Research has found that changes in ocean currents in the Atlantic Ocean influence Date: January 26, ; Source: University of Texas at Austin The Atlantic Ocean surface circulation is an important part of the Earth's global climate , It shows that a correlation exists between the current and rainfall patterns, and that. Hurricanes originate over the tropical regions of the ocean under conditions where high humidity, light winds, and warm sea surface temperatures combine. Ocean currents act as conveyer belts of warm and cold water, sending heat toward Outside of Earth's equatorial areas, weather patterns are driven largely by.
These movements occur in currents, which, though not always constant, have certain very observable tendencies. As the ocean waters swirl around in currents, they affect the climates of the world's coastal lands significantly.
Global Ocean Circulation
Trends In the northern hemisphere, ocean currents tend to flow in a clockwise motion. In the southern hemisphere, they tend to flow in a counterclockwise motion.
These circular flows are called gyres, and they do sometimes reverse. Causes Just as the heating of air close to the ground causes convection that is the source of virtually all meteorological phenomena, the heating of equatorial waters is the cause of virtually all ocean currents.
Research finds link between rainfall and ocean circulation in past and present
As water heats, it expands and this expansion causes it to push outward into cooler areas. As it cools, it contracts, and this contraction causes it to flow toward the area vacated by warm water. Sciencing Video Vault Effects When land borders the ocean, the currents of the ocean warm or cool it, depending on the nature of the particular current that flows by that land.
In cases where a warm current flows along a particular coast, that coastal area will generally be warmer than it would otherwise be if it were landlocked.
How Do Ocean Currents Affect Coastal Climates? | Sciencing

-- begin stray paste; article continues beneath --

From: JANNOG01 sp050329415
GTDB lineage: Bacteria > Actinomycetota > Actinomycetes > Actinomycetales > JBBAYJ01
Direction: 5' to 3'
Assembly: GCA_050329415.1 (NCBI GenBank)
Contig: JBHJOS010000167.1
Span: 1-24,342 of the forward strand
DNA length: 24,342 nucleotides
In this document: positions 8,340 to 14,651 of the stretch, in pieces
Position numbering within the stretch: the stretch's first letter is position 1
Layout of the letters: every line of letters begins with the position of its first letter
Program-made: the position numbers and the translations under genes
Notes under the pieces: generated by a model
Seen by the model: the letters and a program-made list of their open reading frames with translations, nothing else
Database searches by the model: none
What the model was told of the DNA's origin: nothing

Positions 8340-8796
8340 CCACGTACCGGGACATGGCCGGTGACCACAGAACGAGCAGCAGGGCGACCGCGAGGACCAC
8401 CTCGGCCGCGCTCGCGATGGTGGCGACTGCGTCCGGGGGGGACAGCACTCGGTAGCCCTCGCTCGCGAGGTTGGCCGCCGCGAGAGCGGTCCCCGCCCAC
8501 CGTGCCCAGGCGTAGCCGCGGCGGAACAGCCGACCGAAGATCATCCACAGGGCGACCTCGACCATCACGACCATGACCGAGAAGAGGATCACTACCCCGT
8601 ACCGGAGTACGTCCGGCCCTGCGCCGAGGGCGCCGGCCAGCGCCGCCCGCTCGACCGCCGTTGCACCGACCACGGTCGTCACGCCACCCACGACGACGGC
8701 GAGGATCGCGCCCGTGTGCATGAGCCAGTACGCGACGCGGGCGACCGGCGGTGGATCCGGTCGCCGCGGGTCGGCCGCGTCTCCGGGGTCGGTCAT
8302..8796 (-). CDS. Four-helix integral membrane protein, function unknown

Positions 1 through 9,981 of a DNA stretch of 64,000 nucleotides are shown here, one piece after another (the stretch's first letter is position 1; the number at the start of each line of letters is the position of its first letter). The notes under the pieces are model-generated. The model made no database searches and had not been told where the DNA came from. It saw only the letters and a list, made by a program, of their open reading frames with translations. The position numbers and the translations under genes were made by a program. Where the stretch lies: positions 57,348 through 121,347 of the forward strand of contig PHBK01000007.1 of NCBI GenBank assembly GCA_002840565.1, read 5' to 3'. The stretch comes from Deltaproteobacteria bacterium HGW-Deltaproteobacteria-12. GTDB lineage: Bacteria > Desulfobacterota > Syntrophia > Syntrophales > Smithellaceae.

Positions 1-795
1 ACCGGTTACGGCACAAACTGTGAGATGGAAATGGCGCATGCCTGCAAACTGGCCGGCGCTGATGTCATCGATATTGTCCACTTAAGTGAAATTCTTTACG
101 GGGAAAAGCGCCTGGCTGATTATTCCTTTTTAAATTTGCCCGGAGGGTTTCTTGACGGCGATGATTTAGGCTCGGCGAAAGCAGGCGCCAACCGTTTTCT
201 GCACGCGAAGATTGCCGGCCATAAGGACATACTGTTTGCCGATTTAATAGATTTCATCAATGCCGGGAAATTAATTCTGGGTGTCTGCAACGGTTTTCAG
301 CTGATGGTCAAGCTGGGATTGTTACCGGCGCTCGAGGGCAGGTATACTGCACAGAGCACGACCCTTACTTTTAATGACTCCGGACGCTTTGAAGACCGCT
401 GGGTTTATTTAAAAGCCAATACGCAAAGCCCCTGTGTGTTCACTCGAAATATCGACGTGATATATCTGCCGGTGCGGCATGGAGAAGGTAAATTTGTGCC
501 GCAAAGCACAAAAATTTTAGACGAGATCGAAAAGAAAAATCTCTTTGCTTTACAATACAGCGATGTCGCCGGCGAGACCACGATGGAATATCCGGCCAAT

A figure showing correlations between salinity in the Gulf of Mexico and rainfall on the continents in the modern era and the Little Ice Age. The colors represent rainfall green is wetter conditions, brown is drier and salinity red is more saline conditions, blue is fresher. The modern era shows decadal-scale correlations between surface-ocean salinity in the northern Gulf of Mexico and salinity elsewhere in the oceans and rainfall on the continents.
The shapes represent how data on rainfall during the Little Ice Age correlates with salinity data from the Gulf of Mexico from the same time period. The rainfall data was collected from proxy records, such as tree rings and cave formations, and the salinity data from sediment cores.
Thirumalai et all, To calculate the correlation during the Little Ice Age, researchers compared the core data with proxies for precipitation data, such as data from tree rings, cave formations and other natural records. And to calculate the modern correlation, they compared data collected by humans during the last century on the temperature and salinity of the Gulf and rainfall in the Western Hemisphere.
They also analyzed data from a climate model developed by the Max-Planck Institute for Meteorology in Germany to predict what the correlation between the current and rainfall would be expected to be during the Little Ice Age.
The results indicate that in present and past the Atlantic Ocean surface currents correlate with rainfall patterns in the Western Hemisphere.